13. Large-scale generation of human iPSC-derived neural stem cells/early neural progenitor cells and their neuronal differentiation.

    PubMed

    D'Aiuto, Leonardo; Zhi, Yun; Kumar Das, Dhanjit; Wilcox, Madeleine R; Johnson, Jon W; McClain, Lora; MacDonald, Matthew L; Di Maio, Roberto; Schurdak, Mark E; Piazza, Paolo; Viggiano, Luigi; Sweet, Robert; Kinchington, Paul R; Bhattacharjee, Ayantika G; Yolken, Robert; Nimgaonka, Vishwajit L; Nimgaonkar, Vishwajit L

    2014-01-01

    Induced pluripotent stem cell (iPSC)-based technologies offer an unprecedented opportunity to perform high-throughput screening of novel drugs for neurological and neurodegenerative diseases. Such screenings require a robust and scalable method for generating large numbers of mature, differentiated neuronal cells. Currently available methods based on differentiation of embryoid bodies (EBs) or directed differentiation of adherent culture systems are either expensive or are not scalable. We developed a protocol for large-scale generation of neuronal stem cells (NSCs)/early neural progenitor cells (eNPCs) and their differentiation into neurons. Our scalable protocol allows robust and cost-effective generation of NSCs/eNPCs from iPSCs. Following culture in neurobasal medium supplemented with B27 and BDNF, NSCs/eNPCs differentiate predominantly into vesicular glutamate transporter 1 (VGLUT1) positive neurons. Targeted mass spectrometry analysis demonstrates that iPSC-derived neurons express ligand-gated channels and other synaptic proteins and whole-cell patch-clamp experiments indicate that these channels are functional. The robust and cost-effective differentiation protocol described here for large-scale generation of NSCs/eNPCs and their differentiation into neurons paves the way for automated high-throughput screening of drugs for neurological and neurodegenerative diseases.

  14. Gauss-Bonnet cosmology unifying late and early-time acceleration eras with intermediate eras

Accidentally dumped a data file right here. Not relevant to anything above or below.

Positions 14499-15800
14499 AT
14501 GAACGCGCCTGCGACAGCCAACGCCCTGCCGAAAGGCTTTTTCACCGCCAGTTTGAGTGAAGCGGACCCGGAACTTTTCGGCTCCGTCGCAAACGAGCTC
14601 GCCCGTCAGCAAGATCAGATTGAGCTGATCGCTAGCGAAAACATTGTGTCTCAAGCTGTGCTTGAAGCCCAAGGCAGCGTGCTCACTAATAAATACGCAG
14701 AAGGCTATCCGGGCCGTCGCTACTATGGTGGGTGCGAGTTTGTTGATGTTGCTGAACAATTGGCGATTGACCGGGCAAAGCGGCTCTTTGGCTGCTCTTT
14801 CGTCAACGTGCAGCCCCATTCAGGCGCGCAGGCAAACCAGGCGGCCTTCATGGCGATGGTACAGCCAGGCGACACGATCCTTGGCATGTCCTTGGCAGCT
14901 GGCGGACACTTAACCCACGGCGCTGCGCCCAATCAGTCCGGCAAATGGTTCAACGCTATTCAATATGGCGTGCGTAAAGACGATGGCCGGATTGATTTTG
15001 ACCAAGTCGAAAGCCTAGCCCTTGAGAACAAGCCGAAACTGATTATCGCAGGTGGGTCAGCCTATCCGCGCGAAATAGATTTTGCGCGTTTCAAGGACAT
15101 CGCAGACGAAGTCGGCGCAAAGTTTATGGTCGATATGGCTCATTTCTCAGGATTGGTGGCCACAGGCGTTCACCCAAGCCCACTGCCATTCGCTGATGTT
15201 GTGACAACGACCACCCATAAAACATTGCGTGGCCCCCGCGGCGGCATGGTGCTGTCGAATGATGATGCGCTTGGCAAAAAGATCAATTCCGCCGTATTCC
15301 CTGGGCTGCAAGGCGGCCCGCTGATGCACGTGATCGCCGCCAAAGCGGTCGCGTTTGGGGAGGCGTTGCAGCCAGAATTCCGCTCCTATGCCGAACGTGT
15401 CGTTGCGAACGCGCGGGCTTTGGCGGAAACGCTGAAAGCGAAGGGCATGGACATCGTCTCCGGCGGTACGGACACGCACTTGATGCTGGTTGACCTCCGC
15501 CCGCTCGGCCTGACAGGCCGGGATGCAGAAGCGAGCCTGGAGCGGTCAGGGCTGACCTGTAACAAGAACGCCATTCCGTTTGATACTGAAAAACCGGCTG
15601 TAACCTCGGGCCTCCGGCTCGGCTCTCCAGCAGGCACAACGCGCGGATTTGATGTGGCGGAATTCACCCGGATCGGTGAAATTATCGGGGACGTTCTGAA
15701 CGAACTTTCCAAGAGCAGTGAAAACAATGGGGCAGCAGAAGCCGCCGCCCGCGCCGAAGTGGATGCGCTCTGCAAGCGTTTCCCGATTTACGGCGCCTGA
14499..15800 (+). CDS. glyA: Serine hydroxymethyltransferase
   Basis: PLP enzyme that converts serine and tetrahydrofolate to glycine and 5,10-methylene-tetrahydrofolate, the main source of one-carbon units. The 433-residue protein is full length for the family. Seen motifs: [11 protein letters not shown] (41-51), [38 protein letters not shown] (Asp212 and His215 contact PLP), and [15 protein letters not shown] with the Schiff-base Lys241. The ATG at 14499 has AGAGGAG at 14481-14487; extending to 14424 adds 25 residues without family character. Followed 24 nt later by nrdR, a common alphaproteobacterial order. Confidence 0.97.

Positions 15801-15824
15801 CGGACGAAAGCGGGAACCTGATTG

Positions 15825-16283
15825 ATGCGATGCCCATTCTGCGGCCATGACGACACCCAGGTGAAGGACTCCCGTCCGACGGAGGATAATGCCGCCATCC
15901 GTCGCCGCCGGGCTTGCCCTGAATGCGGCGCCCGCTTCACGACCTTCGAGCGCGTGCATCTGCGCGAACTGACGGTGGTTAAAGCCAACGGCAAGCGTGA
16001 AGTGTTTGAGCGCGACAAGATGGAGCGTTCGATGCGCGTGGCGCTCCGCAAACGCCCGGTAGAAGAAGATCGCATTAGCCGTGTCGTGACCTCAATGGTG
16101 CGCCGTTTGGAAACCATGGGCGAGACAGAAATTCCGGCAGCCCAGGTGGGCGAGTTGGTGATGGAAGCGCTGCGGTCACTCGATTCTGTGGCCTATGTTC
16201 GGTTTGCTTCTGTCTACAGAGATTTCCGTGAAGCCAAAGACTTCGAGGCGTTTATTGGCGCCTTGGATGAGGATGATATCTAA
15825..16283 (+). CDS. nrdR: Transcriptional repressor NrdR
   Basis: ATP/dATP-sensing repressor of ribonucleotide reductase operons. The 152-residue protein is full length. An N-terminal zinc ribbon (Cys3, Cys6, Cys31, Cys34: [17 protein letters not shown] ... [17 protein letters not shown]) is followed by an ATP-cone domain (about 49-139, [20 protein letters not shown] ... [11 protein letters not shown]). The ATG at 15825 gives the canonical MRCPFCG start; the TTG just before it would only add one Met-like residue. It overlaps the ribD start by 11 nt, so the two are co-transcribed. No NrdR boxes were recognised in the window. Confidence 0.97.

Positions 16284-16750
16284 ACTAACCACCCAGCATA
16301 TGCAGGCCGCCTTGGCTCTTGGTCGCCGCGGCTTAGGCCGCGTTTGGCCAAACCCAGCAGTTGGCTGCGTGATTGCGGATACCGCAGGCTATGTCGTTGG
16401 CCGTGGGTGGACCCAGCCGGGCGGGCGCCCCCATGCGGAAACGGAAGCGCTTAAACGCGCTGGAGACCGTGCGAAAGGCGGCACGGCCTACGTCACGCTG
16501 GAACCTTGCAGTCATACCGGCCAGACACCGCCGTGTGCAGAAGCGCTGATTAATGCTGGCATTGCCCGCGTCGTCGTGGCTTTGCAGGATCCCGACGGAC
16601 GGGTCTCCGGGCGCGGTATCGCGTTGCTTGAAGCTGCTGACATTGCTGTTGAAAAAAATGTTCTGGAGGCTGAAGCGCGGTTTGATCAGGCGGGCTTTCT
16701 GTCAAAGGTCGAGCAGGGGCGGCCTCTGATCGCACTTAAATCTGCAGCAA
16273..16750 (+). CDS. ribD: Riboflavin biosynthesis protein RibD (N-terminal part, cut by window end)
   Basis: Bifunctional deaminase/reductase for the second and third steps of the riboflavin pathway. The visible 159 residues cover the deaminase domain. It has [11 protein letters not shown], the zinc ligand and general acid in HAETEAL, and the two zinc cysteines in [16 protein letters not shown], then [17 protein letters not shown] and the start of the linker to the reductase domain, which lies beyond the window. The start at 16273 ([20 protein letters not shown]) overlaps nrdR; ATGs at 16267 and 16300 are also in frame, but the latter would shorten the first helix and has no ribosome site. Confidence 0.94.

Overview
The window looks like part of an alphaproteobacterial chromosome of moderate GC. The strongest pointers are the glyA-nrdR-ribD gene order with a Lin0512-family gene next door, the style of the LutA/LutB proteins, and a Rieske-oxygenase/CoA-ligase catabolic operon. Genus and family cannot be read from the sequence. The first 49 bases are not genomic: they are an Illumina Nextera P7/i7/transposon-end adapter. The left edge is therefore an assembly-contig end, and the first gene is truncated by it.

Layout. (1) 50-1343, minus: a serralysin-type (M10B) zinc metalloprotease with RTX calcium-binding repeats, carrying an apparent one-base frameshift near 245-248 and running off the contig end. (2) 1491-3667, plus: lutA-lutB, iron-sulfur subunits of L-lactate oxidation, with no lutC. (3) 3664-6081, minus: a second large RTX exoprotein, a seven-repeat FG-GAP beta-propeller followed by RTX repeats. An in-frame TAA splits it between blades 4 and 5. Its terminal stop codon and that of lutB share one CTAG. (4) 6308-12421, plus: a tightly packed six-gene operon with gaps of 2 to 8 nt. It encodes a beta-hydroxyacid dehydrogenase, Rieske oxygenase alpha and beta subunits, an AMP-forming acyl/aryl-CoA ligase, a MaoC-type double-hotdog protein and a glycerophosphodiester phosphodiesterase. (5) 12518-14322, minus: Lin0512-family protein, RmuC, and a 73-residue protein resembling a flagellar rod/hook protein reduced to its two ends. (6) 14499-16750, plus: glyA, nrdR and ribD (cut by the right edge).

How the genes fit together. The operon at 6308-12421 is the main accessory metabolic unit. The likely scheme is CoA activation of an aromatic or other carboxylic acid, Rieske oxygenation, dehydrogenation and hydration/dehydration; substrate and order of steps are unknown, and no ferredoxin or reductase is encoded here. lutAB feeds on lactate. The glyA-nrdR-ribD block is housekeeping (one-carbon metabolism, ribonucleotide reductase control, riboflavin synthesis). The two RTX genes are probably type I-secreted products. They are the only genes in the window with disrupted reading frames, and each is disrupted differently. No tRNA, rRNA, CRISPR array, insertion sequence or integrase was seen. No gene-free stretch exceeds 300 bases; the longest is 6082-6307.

NASA Astrophysics Data System (ADS)

    Oikonomou, V. K.

    2016-07-01

    In this paper we demonstrate that with vacuum F(G) gravity it is possible to describe the unification of late and early-time acceleration eras with the radiation and matter domination era. The Hubble rate of the unified evolution contains two mild singularities, so called Type IV singularities, and the evolution itself has some appealing features, such as the existence of a deceleration-acceleration transition at late times. We also address quantitatively a fundamental question related to modified gravity models description of cosmological evolution: Is it possible for all modified gravity descriptions of our Universe evolution, to produce a nearly scale invariant spectrum of primordial curvature perturbations? As we demonstrate, the answer for the F(G) description is no, since the resulting power spectrum is not scale invariant, in contrast to the F(R) description studied in the literature. Therefore, although the cosmological evolution can be realized in the context of vacuum F(G) gravity, the evolution is not compatible with the observational data, in contrast to the F(R) gravity description of the same cosmological evolution.